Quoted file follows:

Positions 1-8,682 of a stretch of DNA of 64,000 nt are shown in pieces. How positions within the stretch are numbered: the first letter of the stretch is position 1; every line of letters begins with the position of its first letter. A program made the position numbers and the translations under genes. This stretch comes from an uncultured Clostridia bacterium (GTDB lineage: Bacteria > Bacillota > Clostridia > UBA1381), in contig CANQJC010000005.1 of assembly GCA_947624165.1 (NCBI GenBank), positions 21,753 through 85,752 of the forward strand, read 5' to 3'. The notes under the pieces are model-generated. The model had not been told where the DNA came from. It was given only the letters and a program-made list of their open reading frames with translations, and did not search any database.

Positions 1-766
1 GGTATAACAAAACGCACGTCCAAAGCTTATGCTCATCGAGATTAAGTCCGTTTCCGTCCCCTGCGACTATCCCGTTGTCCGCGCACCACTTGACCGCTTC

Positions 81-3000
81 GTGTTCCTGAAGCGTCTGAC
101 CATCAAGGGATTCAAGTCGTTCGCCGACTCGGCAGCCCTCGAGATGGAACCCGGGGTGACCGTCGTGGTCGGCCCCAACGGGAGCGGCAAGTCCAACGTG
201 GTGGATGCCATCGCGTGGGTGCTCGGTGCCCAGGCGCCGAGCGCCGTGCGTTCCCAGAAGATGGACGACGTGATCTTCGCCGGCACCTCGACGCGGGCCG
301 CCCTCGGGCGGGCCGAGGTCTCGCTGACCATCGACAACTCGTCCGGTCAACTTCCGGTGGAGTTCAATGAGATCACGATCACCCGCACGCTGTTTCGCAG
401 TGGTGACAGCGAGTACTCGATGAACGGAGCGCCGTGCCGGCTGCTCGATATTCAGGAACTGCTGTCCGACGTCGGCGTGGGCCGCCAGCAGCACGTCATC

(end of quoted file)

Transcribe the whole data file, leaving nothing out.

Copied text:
Positions 1-8,682 of a stretch of DNA of 64,000 nt are shown in pieces. How positions within the stretch are numbered: the first letter of the stretch is position 1; every line of letters begins with the position of its first letter. A program made the position numbers and the translations under genes. This stretch comes from an uncultured Clostridia bacterium (GTDB lineage: Bacteria > Bacillota > Clostridia > UBA1381), in contig CANQJC010000005.1 of assembly GCA_947624165.1 (NCBI GenBank), positions 21,753 through 85,752 of the forward strand, read 5' to 3'. The notes under the pieces are model-generated. The model had not been told where the DNA came from. It was given only the letters and a program-made list of their open reading frames with translations, and did not search any database.

Positions 1-766
1 GGTATAACAAAACGCACGTCCAAAGCTTATGCTCATCGAGATTAAGTCCGTTTCCGTCCCCTGCGACTATCCCGTTGTCCGCGCACCACTTGACCGCTTC

Positions 81-3000
81 GTGTTCCTGAAGCGTCTGAC
101 CATCAAGGGATTCAAGTCGTTCGCCGACTCGGCAGCCCTCGAGATGGAACCCGGGGTGACCGTCGTGGTCGGCCCCAACGGGAGCGGCAAGTCCAACGTG
201 GTGGATGCCATCGCGTGGGTGCTCGGTGCCCAGGCGCCGAGCGCCGTGCGTTCCCAGAAGATGGACGACGTGATCTTCGCCGGCACCTCGACGCGGGCCG
301 CCCTCGGGCGGGCCGAGGTCTCGCTGACCATCGACAACTCGTCCGGTCAACTTCCGGTGGAGTTCAATGAGATCACGATCACCCGCACGCTGTTTCGCAG
401 TGGTGACAGCGAGTACTCGATGAACGGAGCGCCGTGCCGGCTGCTCGATATTCAGGAACTGCTGTCCGACGTCGGCGTGGGCCGCCAGCAGCACGTCATC